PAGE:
15. References for books must list the city of the publisher, then a comma followed by the two letter state abbreviation, then a colon followed by the name of the publisher. For large cities such as New York, Boston, or Chicago no state abbreviation is necessary. For cities outside the US, the city name is followed by the country name. For widely recognized international cities such as London, Montreal, Tokyo, Moscow or Paris the country name is not necessary. (When in doubt include the state abbreviation or country name.)

16. Electronic versions of articles from printed publication may include additional analysis or data not contained in their print versions. If you have viewed the article only in its electronic form, you can use a standard journal reference for the work but you should add [Electronic version] after the article title and before the punctuation.

17. If a book has a subtitle, the main title is followed by a colon, and the first word of the subtitle is capitalized.

Audiovisual Media

Reference Examples

Zigler, Z. (Producer/Writer/Director). (1989). Goals: Setting and achieving them on schedule [Video]. (Available from Business Advantage Inc., 4900 University Ave. West Des Moines, IA 50266)

Book or other non-journal print resource with no author or editor identified

Coping with Market Instability. (2005). Brisbaine, NJ: Market Publishing.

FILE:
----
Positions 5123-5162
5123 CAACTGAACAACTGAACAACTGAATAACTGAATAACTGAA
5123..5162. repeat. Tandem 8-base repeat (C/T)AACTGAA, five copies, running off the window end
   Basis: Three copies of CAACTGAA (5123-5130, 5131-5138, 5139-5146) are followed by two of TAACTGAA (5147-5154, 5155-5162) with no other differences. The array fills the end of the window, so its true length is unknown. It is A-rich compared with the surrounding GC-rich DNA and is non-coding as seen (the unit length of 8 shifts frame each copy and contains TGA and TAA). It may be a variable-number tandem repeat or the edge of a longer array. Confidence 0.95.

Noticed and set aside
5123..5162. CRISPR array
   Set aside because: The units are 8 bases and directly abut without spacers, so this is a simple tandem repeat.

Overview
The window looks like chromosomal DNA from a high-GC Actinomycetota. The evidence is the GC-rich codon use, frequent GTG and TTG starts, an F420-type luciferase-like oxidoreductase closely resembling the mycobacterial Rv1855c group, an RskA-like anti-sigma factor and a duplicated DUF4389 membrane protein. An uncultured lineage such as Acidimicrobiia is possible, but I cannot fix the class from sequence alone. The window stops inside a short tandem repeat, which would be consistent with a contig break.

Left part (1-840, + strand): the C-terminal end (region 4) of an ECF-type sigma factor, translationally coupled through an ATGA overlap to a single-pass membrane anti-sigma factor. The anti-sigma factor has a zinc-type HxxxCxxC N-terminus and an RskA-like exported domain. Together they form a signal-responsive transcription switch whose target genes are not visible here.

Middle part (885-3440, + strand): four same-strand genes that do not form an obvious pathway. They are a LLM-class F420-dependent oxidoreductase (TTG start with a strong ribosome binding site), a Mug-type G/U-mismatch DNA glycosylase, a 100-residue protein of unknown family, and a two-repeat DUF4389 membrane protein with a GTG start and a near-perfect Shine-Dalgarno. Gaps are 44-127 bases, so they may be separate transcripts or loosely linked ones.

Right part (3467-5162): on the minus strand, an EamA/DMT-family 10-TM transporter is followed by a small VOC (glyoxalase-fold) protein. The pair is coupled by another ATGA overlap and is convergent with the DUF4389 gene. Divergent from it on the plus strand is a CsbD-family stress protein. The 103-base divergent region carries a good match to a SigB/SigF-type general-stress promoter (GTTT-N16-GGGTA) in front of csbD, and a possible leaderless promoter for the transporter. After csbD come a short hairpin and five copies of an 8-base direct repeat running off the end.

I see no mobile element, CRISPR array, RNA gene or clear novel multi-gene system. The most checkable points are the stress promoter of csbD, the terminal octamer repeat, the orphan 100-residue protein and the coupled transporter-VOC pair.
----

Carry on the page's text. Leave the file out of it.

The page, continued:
Book with one author

Grembowski, D. (2001). The practice of health program evaluation (2nd ed.). Thousand Oaks,

CA: Sage Publications.

Book with two authors

Brislin, R., & Yoshida, T. (1994). Intercultural communication training: An introduction (3rd ed.).. Thousand Oaks, CA: Sage Publications.

Book with three or more authors

Cleveland, H., Mangone, G. J., & Adams, J. C. (1960). The overseas Americans: A report on Americans abroad. New York: McGraw-Hill.

Chapter by one author within an edited book

(This example should be used only when an author' s work is published within an edited work. Keesing, R. M. (1974). Theories of culture. In G. Redding (Ed.), International culture

differences (3-28). Brookfield, VT: Dartmouth Publishing Company.

Chapter by multiple authors within an edited book

(This example should be used only when authors' work is published within a larger work. Mendenhall, M. E., Kuhlmann, T. M., Stahl, G. K., & Osland, J. S. (2002). Employee

development and expatriate assignments. In M. J. Gannon & K. L. Newman (Eds.), The Blackwell handbook of cross-cultural management (155- 184). Oxford, UK: Blackwell Publishers Ltd.

Dissertation

George, M. E. (1991). Cultural diversity in public elementary schools: An examination of principals' cultural adaptability and student achievement (Doctoral dissertation, University of La Verne, 1991). Dissertation Abstracts International, 53, 427.

Edited books

Burn, B. B. (Ed.).(2010). Integrating study abroad into the undergraduate liberal arts curriculum. New York: Greenwood Press.

Edited book with multiple editors

Triandis, H. C., & Brislin, R. (Eds.). (2005). Handbook of cross-cultural psychology, Vol. 5: Social psychology. Boston: Allyn & Bacon.

Editions of books

Royse, D. (2001). Program evaluation: A basic introduction(3rd ed.). Belmont, CA: Brooks/Cole.

Journal article with no author

Annual community watch volunteer participation report for 2002-2003. (2003). Community Watch, 15(3), 7.